SEC Reg CF Report details data, criticisms

SEC staff recently reported on Reg CF’s progress at the three-year mark. The document reveals interesting, though somewhat dated information on Reg CF. And it explores reforms issuers, portals, and industry professionals say must occur to make Reg CF explode. Companies need solutions to millstones the SEC acknowledges exist. The SEC has previously recognized these issues, but progress comes slow. Until it or Congress demands more, Reg CF will underperform. And blame must lie with those who can help most.

The report aimed to study Reg CF’s “impact . . . on capital formation and investor protection.” Although one may find more current information from sources like Crowdfund Capital Advisors and some portals.

Reg CF continues to gain traction

The report states, “The market exhibited growth over time: 292 offerings initiated during the first year, 557 during the second year, and approximately 502 during the first part of the third year (from May 16, 2018 through December 31, 2018) since the rules went into effect.” This growth doesn’t approach the established private exemptions but shows that Reg CF awareness is growing.

The numbers accord with other data sources regarding Reg CF’s performance over time:

Of the offerings that were reported completed, the average offering sought a target amount of approximately $52,428 and a maximum amount of approximately $577,385 and raised approximately $208,300 per offering and approximately $107.9 million in the aggregate, which does not include investor commitments in ongoing offerings. The median amount reported raised was approximately $107,367. We estimate that 29 offerings reported raising at least $1.07 million from May 16, 2016 through December 31, 2018.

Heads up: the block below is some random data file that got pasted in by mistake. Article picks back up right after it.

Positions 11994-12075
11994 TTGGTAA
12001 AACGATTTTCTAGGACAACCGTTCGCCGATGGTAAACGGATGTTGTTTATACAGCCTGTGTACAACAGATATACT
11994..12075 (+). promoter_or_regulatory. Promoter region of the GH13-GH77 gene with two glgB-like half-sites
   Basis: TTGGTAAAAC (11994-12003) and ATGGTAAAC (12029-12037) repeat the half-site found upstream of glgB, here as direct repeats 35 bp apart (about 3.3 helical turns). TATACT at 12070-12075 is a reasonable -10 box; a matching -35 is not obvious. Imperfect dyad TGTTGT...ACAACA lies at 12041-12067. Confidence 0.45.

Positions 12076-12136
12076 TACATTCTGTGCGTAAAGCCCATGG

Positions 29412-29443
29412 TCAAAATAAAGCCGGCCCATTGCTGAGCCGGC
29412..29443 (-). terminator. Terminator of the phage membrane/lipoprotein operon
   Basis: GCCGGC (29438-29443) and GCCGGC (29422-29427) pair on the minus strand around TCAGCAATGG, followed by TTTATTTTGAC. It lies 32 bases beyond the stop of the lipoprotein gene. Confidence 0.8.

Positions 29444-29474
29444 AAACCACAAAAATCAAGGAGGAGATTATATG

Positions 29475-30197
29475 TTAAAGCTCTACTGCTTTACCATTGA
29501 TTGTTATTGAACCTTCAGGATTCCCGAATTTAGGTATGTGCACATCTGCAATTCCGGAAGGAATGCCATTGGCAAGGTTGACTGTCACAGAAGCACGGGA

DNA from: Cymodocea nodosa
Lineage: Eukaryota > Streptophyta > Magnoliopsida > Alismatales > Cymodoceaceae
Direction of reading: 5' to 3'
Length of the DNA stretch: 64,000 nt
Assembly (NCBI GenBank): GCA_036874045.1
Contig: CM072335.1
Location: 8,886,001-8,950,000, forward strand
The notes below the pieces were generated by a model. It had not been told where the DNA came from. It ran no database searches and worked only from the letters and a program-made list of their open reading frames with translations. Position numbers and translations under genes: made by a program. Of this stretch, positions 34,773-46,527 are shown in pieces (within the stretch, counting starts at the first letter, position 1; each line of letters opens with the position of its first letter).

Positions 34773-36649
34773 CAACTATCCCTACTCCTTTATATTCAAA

Thus, most issuers raising somewhere between $100-$200k with a few maxing out at just over a million.

Source: Securities and Exchange Commission

But these numbers show only part of the story. For example, it does not say how much “crowd” each issuer brought to the raise. And it fails to contrast that number with how many investors came through the portal list or marketing. See here, for a better breakdown of the components of a successful raise.

Reg CF’s concentrated geography and upfront costs are hurting adoption 

The report provides other interesting information. For instance, most issuers offer either equity or warrants for future equity. Unfortunately, most issuers are concentrated in places adapted to decentralized fundraising like California, Texas, and New York. They spend varying amounts to get their raise started on disclosures, marketing, legal, accounting, video and copy.  

Commission staff emphasizes they cannot draw clear inferences because of limits in the data. First the timeline is short. But also, they rely mostly on backward looking surveys which can cloud the picture. Still, these graphs can guide companies considering equity crowdfunding.

Source: Securities and Exchange Commission
Reg CF Geographic Disbursement, Source: Securities and Exchange Commission
Source: Securities and Exchange Commission

Reg CF Shortcomings are well known

To its credit the SEC reviews the many (many) criticisms of Reg CF’s regulatory scheme. Undoubtedly, the Commission displayed hostility toward Reg CF from the start. It overemphasized investor protection at the expense of simplicity and clear rules. From the report:

 Some studies and market participants have expressed concern about the cost and complexity of relying on Regulation Crowdfunding. Market participants have stated that many issuers face significant challenges due to the time and cost required to comply with the regulations, including complying with U.S. GAAP financial statement requirements, obtaining a review report, and preparing a Form C, and that many new companies are not able to bear those costs given the uncertainty regarding whether they would raise capital successfully.

Reg CF fixes can happen at the Commission level 

These complaints predated Reg CF’s actual start and persist today. Neither the Commission nor Congress in the recent JOBS Act 3.0 (stalled in the House since last Congress) has addressed these issues summarized below:

Raising Limits will help bring in sophisticated investors